All the theories, discoveries, inventions and technical applications that form the basis of our objective knowledge as it has developed in the course of history are called science.
Science is the result of human endeavor in the service of human enterprise such as agriculture, cattle breeding, industry, trade, war, health care, exploitation and exploration. It was born from curiosity and necessity, and has reached a high level and extensive scope of influence in our time. It sometimes seems as if pure’ or ‘value-free’ science has detached itself from human goals. From this point of view a scientist is someone who makes totally neutral discoveries, develops theories and invents technical applications that may either be used to serve good or bad objectives. This holds a core of truth. A small part of science may be considered valueless. A good example is mathematics, a basic calculating system that is indispensable for all kinds of activities. But in general, most scientists are employed by a company or the state and are paid to perform a circumscribed task that fits within the business plan of the company or the policies of a government. Their work is not value-free, but goal-directed just like that of other employees.
Is it possible to attribute a purely positive value to science? Yes, insofar as one subscribes to the statement that objective knowledge in itself is a good thing. This statement has a long and venerable history. Jesus and Socrates both expressed the conviction that it is better to know than not to know. The highest form of knowing is a combination of experience, objective facts, coherence of statements, and something one could call ‘vision’, the ability to ‘see’ through appearances. Especially when we ourselves – our behaviour and emotions, our relationships with other people, the developments in our society – are at stake, objective knowledge is very important and valuable. This brings us to the difference between ‘natural science’ and ‘human’ science. The first is far ahead of the second. One of the reasons is that people have always been apprehensive of knowlegdge. Scientists were mistrusted and sometimes blamed for disasters. Even today, many people know little about science, are not interested in it, and even mistrust science. The ‘mad’ (natural) scientist who creates disasters and monsters is a stereotype in many warning tales, and doubtlessly not entirely fictitious.
Science as a quest for objective knowledge, has also often posed a threat to existing ideological explanations of the world, or religious and moral convictions, which are all linked with the exercise of power.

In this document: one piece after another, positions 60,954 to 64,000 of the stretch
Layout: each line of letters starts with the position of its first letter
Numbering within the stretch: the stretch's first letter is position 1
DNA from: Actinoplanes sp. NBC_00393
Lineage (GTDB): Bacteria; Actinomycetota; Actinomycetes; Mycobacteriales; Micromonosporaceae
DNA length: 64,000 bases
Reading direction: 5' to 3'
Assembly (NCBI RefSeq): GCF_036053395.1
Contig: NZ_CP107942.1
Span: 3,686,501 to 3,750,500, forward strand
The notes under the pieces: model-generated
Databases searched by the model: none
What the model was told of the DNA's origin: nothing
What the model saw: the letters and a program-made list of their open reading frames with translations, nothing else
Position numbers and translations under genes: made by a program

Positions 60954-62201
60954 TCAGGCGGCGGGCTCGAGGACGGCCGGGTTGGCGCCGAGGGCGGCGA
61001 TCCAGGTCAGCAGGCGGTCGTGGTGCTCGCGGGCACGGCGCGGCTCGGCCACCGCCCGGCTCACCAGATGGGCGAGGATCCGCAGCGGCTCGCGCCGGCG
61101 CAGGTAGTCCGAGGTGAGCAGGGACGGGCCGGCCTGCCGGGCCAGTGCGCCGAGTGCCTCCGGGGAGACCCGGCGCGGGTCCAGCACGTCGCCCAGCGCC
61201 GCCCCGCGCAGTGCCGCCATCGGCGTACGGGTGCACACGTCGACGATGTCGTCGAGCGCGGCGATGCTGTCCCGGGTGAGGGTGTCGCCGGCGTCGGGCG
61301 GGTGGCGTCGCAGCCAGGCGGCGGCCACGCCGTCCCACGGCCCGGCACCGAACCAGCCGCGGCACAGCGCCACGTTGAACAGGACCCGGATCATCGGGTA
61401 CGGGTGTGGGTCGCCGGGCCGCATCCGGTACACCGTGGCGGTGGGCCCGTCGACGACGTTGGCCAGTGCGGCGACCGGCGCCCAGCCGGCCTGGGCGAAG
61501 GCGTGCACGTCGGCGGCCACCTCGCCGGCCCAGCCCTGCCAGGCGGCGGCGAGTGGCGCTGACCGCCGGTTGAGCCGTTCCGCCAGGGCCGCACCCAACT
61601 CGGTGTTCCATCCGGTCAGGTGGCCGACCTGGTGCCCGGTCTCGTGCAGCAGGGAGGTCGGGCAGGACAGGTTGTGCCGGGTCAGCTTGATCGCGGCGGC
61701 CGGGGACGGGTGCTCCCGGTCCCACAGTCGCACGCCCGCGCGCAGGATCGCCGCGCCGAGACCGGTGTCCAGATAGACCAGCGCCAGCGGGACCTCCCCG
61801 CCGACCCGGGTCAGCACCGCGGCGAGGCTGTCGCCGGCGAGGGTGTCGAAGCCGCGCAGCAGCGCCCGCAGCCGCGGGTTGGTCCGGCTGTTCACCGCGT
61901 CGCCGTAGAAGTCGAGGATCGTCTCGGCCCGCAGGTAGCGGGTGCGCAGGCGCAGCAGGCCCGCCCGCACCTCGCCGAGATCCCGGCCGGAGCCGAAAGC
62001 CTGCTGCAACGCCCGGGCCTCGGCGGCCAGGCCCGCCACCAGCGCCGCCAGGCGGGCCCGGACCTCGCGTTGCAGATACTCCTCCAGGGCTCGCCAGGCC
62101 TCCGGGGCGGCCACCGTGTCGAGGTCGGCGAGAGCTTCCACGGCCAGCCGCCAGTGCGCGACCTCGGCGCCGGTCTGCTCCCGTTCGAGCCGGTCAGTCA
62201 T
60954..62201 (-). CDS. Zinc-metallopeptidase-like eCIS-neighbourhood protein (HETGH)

The history of science shows that distant objects were investigated first, beginning with the stars, then plants and animal life, whereas the scientific study of ourselves is still in its infancy. This is due to the power of non-scientific forces in society, such as convictions and beliefs, judgements, emotions, power struggles, the need to survive. It is human psychology itself which resists self-knowledge or unwelcome insights into deeply held beliefs.
This is how science became the study of ‘nature’. This ‘nature’ became a collection of objects that were seen as separate from humans. Not only physics and chemistry, but biology as well, are still being taught in such a way that they seem to have little to do with human beings. Medical science, too, limits itself to the structure and functions of the ‘body’. In this way ‘man’ could continue to look upon himself as a separate and ‘spiritual’ being. Anything to do with human reason, conscience, spirit and soul, free will, philosophy, God, good and bad, responsibility, art, crime and punishment,etc. was kept out of ‘natural’ science
The idea that humans, too, can be studied like ‘natural’ beings, dawned in the 18th century, but still encounters a good deal of resistance. Human behaviour became an object of scientific study in economics, psychology and sociology. These are today still too restricted in scope to deserve the label ‘scientific’, except in certain respects or topics of study. Beliefs taught in universities, such as that man has a body and a spirit, stand in the way of adequate scientific theory and practice. Universities are still primarily social institutions of learning and teaching, which is a different world from that of scientific experiment and discovery. Not that the two do not meet, but the underlying fabric of the school is coloured by social forces, politics, religion, ruling opinions. Learned debates, even very vehement ones, tend to strengthen this character. Also, the university has generally been conservative and even hostile to the scientific claim to objective truth. The academic world, where philosophy and morality play an important part, has always nourished a critical approach to empirical science. Thus it may be useful to distinguish between ‘science’ and ‘school learning’. The latter is often wrongly called science as well. Both are needed and useful in society, but in different ways. To pursue this thought, let us consider the qualities of sexology. Does it deserve the name science?